A “well-developed” child…what does he or she look like? Beautiful? Handsome? Clean and tidy? If the hair is a mess and the eyes look a little sad, is something wrong with him/her? When you see my kid, do you see a well-developed child? When I see your kid, do I see a well-developed child? Who is the well-developed child? What qualifies them as so? What traits does this superior child have?
It is probably one of the biggest worries a parent has — is my child developing properly and growing up “right”? Will the general public think so? Will the private school admissions office agree?
Is the well-developed child the one that is getting straight A’s and never gets in trouble? Is the well-developed child the kid that is socially adept and has the most friends? Is the well-developed child the creative independent thinker?
The problem with our view of children and youth today is that, amongst some, there is this belief that there is one standard for qualifying your child as well-developed; there are developmental milestones described to you since your child’s birth and if they are not meet, on a timely schedule or on schedule with the average child, then they are judged — or rather you are judged, because they are not developing right. The problem with this is that there is no development pattern that every single children should be expected to follow; each child develops in a unique way and there is much variation between individuals. My child is no less, or more, well-developed than yours.
As a society, we need to stop focusing on our children’s achievements and perceived “successes,” but rather on their ambitions and self-established goals. Our only objective, as the parent, should be to ensure that our child is healthy and happy and feels competent and confident. We should further encourage our child to feel a sense of purpose and help them to find what they feel passionate about–whatever that may be.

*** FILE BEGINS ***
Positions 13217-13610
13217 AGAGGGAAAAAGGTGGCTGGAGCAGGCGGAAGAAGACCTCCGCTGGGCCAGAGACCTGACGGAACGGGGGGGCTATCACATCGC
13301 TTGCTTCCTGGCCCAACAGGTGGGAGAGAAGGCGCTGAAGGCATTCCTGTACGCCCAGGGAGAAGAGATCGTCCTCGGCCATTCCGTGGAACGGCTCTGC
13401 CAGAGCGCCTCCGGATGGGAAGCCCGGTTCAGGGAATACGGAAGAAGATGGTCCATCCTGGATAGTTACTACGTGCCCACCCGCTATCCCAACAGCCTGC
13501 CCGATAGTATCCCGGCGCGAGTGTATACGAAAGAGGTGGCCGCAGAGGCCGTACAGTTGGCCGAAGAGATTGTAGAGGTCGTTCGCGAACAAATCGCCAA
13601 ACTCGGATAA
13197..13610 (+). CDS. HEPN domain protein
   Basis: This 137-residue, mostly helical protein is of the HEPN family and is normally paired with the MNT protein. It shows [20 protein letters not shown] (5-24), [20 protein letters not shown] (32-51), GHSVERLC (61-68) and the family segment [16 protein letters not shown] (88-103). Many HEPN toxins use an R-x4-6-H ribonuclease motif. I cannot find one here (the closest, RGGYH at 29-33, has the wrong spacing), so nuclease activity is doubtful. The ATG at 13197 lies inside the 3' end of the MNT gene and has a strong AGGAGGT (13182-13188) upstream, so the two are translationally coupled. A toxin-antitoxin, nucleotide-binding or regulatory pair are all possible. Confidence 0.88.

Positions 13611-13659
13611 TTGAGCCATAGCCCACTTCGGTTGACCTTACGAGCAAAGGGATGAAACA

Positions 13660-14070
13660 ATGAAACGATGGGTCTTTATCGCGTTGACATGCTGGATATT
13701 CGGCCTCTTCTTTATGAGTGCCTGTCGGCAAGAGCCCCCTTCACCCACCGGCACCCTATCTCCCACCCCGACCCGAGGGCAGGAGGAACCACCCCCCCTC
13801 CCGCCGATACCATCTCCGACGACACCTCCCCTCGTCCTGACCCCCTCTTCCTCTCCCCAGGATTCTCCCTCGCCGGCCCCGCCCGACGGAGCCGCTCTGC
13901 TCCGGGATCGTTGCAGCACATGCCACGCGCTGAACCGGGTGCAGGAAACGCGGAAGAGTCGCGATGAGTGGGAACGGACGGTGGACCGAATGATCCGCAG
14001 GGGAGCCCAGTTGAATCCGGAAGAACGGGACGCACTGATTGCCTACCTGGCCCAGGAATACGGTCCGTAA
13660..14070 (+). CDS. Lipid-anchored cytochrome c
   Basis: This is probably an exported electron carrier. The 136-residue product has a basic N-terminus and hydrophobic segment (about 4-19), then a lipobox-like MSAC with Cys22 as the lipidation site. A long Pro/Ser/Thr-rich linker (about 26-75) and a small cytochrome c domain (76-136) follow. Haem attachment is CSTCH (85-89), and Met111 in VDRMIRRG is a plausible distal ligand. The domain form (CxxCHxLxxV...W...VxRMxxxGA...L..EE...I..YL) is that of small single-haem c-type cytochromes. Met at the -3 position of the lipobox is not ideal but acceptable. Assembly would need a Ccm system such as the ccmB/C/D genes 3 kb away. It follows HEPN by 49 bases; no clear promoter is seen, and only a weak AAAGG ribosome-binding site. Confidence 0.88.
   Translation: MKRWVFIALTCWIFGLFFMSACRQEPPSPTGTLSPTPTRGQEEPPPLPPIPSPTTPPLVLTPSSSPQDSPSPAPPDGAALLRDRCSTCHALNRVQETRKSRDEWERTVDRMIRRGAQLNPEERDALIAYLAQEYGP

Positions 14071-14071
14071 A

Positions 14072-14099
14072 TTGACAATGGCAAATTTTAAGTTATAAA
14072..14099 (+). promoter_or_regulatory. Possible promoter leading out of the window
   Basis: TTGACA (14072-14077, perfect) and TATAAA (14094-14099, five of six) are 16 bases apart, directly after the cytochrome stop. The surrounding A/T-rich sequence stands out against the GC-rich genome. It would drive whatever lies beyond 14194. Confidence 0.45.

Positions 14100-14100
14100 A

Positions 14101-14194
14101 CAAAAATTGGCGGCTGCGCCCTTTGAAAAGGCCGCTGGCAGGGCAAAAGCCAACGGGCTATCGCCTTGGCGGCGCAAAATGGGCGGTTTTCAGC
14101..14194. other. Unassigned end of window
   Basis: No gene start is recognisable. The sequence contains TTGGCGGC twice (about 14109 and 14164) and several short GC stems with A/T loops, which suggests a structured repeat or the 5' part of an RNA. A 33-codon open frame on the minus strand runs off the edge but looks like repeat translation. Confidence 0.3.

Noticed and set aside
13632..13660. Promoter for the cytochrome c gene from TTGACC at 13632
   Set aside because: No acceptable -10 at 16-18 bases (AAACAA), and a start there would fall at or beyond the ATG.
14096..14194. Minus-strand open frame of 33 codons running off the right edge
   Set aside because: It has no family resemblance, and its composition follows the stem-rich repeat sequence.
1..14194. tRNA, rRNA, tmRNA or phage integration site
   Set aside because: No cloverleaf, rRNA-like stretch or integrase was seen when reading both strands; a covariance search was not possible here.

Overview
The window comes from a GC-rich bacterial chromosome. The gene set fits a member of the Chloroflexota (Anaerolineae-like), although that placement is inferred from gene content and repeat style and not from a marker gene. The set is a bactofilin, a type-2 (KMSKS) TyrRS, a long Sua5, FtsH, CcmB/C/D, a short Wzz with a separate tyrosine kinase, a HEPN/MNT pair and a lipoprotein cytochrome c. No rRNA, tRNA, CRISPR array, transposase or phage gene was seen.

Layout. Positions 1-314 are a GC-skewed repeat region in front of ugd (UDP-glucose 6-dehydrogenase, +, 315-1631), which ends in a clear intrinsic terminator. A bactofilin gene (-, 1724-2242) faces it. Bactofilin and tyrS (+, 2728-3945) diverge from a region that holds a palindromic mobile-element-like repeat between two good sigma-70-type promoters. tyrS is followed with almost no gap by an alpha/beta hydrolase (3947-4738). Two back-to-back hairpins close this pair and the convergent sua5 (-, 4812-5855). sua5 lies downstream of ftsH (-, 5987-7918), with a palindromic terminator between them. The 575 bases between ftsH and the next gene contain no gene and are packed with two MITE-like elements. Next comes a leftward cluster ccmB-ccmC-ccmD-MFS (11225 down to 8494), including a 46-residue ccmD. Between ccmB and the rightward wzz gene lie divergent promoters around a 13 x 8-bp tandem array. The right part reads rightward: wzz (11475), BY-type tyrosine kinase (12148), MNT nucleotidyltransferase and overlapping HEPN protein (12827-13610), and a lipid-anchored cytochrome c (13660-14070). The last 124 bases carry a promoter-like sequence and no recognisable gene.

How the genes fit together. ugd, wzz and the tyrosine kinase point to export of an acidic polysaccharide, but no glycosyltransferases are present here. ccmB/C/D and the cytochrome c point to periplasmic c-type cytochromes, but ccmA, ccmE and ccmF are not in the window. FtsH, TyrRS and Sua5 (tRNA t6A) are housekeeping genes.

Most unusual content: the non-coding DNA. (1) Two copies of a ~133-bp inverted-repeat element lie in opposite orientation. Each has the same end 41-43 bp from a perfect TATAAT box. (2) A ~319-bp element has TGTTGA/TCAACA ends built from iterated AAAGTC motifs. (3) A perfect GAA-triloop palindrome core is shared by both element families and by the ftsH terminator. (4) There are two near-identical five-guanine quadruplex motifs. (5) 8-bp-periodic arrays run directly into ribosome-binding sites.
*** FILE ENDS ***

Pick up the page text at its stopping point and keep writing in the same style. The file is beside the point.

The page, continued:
Instead of pushing our children to be “rockstars” in certain areas of their life or directing them to aim to be “top of the class,” we should be simply be providing opportunities for intellectual, physical and emotional growth. Many parenting books will tell you, that rather than applauding your child’s “wins,” you should, instead, make recognition of all of their hard work and their steadfast motivation that resulted in their perceived achievement.
As a group, parents also need to stop comparing our children to other children. It is so easy to pick up on differences between your child and your friend’s child and wonder if yours is falling behind or lacking in someway. Do not do this. Do not compare siblings, either. Every child grows at a different pace and because of different experiences. The way your child learns best is unique to them.
Let’s make the effort to identify our child’s specific learning style and meet them where they are comfortable.
Let’s forget about milestones. Let’s stop making judgements. Let’s drop all the labels.
Let’s let our children be who they are and who they aspire to be…and let’s let them take all the time they need to get there.
The longest journey for your child will be their journey of self-discovery — be their travel partner.